Friday, July 24 – We ate breakfast quickly and headed to the village a little earlier than normal to say our good-byes. We only had about 45 minutes there, and I started crying as soon as we arrived as I saw the kids run to Abby – I knew how much they’d miss her (and the rest of us), and maybe more importantly, how much I would miss them.
Our family arrived at the community center (minus Jorge who couldn’t get off work), and there were lots of hugs and a few more tears. We walked to their temporary home since their Project H.O.P.E. house hadn’t yet been started aside from post holes, and we were lucky enough to have the interpreter Evelyn follow along with us. Since we had her with us in the beginning, we decided to go ahead and pray together and talk briefly. We told each other we’d continue to pray for each other and that we were so grateful to have met each other. Even after Evelyn moved on, we were still able to communicate much better than our first visit to their home. They opened their rice sacks of clothes and seemed to enjoy looking at them. We gave Sebastian a small board book of Lil’ Miss K’s that was in both Spanish and English – he knew immediately that it was just for him and wouldn’t let anyone else look at it. It was adorable to see how he clung to it! We gave him a couple other small trinkets too, and we gave Gizelle another apron, Jorge a donated baseball cap, and Estphanie a pair of cute pink converse sneakers, which she seemed excited about. Even though they have almost nothing, they gave us gifts too – a brightly-colored Nicaraguan napkin holder and a hanging key holder that says, “My God, where are the keys?” in Spanish. Earlier in the week we gave them a photo of our family.
After watching Sebastian play for a bit and taking a couple more selfies with them, he headed back up to the community center for a few more minutes. Estphanie and I played some clapping games, then we exchanged many more hugs and had to leave. I remained composure until we got on the bus, when I saw several other ladies crying too, and we saw them all waving vigorously good-bye. It’s hard to believe we’ll soon be going back to our normal, comfortable lives, and they’ll still be in the village, where they’ll be doing the same thing over again next week with another group of missionaries. I only hope we touched their lives half as much as they touched ours.
Next, we headed to Granada, a big tourist city in Nicaragua. It took about two hours on the extremely hot school bus, so the drive was pretty miserable. We arrived at a boat dock, had a bathroom break and bought some tasty roasted cashews from vendors, then hopped on about 3 boats for a tour of Lake Nicaragua. We got to navigate through some semi-narrow canals filled with what looked like a type of lilies on the water – it reminded me of a picturesque rainforest that would be on Discovery Channel – it was absolutely gorgeous!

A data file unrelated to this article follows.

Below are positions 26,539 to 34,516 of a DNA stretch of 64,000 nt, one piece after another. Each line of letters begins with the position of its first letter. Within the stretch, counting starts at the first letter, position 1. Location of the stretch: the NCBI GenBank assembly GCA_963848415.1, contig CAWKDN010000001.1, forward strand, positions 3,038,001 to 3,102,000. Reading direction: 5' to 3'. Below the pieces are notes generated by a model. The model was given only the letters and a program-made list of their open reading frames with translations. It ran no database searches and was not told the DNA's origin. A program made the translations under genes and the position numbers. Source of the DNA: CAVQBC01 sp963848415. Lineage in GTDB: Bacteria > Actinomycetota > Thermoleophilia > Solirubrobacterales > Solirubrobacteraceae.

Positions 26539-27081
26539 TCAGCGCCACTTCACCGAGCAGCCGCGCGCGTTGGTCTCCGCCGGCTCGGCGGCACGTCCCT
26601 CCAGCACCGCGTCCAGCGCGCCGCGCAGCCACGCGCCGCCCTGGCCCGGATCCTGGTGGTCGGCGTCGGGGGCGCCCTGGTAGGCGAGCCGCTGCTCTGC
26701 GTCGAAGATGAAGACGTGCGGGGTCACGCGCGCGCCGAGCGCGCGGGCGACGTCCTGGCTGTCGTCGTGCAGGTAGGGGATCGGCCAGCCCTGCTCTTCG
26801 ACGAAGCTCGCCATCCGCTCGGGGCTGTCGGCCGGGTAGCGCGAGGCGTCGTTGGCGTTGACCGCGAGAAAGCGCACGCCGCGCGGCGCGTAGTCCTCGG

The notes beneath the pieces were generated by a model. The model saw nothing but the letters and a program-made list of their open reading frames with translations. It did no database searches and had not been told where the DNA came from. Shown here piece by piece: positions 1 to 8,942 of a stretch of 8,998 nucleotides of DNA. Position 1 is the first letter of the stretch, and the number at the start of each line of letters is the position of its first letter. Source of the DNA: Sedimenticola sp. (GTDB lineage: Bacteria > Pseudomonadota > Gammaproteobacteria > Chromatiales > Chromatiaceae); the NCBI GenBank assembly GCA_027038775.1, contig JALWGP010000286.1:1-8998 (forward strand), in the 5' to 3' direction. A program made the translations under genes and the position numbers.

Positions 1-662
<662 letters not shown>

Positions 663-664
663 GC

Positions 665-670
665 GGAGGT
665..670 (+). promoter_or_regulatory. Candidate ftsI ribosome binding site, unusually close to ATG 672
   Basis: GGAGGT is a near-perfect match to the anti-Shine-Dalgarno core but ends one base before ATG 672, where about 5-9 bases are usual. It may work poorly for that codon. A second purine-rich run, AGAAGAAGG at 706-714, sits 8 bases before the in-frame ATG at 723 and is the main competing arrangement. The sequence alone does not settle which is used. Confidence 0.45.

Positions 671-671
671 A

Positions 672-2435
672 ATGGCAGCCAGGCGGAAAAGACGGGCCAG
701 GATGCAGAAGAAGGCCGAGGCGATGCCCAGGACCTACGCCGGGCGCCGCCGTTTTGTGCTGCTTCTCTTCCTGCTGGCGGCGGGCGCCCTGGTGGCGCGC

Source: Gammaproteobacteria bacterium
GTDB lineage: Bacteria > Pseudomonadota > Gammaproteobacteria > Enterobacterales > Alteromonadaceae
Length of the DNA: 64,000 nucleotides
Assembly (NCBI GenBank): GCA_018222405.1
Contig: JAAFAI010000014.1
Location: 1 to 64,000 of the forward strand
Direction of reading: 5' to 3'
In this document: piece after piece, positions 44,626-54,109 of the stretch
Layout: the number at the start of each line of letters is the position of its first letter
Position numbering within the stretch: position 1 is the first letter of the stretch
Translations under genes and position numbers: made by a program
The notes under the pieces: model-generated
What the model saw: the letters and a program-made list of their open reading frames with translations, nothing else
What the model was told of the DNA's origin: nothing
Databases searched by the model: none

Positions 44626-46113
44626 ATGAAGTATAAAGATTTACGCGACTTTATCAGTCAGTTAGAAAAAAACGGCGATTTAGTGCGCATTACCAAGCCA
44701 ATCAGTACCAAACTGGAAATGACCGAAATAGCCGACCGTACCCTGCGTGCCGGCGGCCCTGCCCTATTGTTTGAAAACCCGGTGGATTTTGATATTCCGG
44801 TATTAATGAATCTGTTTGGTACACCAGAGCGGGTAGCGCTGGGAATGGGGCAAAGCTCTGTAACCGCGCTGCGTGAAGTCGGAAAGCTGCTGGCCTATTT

About 15 minutes into the boat ride we started seeing giant homes on the water … we finally found where the few rich people in Nicaragua live. Halfway through the boat ride we came upon an island that inhabited a handful of spider monkeys – I’m not sure if they were native to the island or if they were placed there for the tourists, but they were definitely tame. They recognized one of the boat drivers and hoped onto his boat for a while. It was kind of surprising to see well-off Nicaraguan tourists on the boats too.
After the boat ride, we went to an open-air restaurant overlooking the lake where we had chicken, steak, or pork entrees. The best part of the meal was the plantain chips, which were kind of like sweet French fries. It was nice to have a bit of time to relax and unwind after a week of work and an emotional morning. After the restaurant we went to a market, where we had about an hour and a half to shop – not nearly enough time, especially for my cousin Cyndie, who had 6 kids to buy for. Most of us bought fruit smoothies, and even though we took a risk with the Nicaraguan water, none of us got sick that I’m aware of. I bought a dress, sandals, and baby hammock for Lil’ Miss K, a couple souvenirs for our niece and nephews, Nicaraguan coffee, and a woven bracelet for myself.
After we left the market we had to endure about 2 more hours on the hot, uncomfortable bus back to basecamp. It might have been the worst part of the entire week – I felt pretty bad by the time we got back. We ended the evening with steak, which was probably my least favorite meal of the week. Every night we had a different kind of fresh-squeezed juice – my favorites were the watermelon juice, dragon fruit juice, and something similar to limeade. The passion fruit juice, which we had a lot in Haiti, was also delicious. They also had a dark purple juice that tasted like cinnamon that a lot of us didn’t really care for. And because we wanted to continue with the trend, we stayed up just a bit later than the previous night, going to bed after midnight.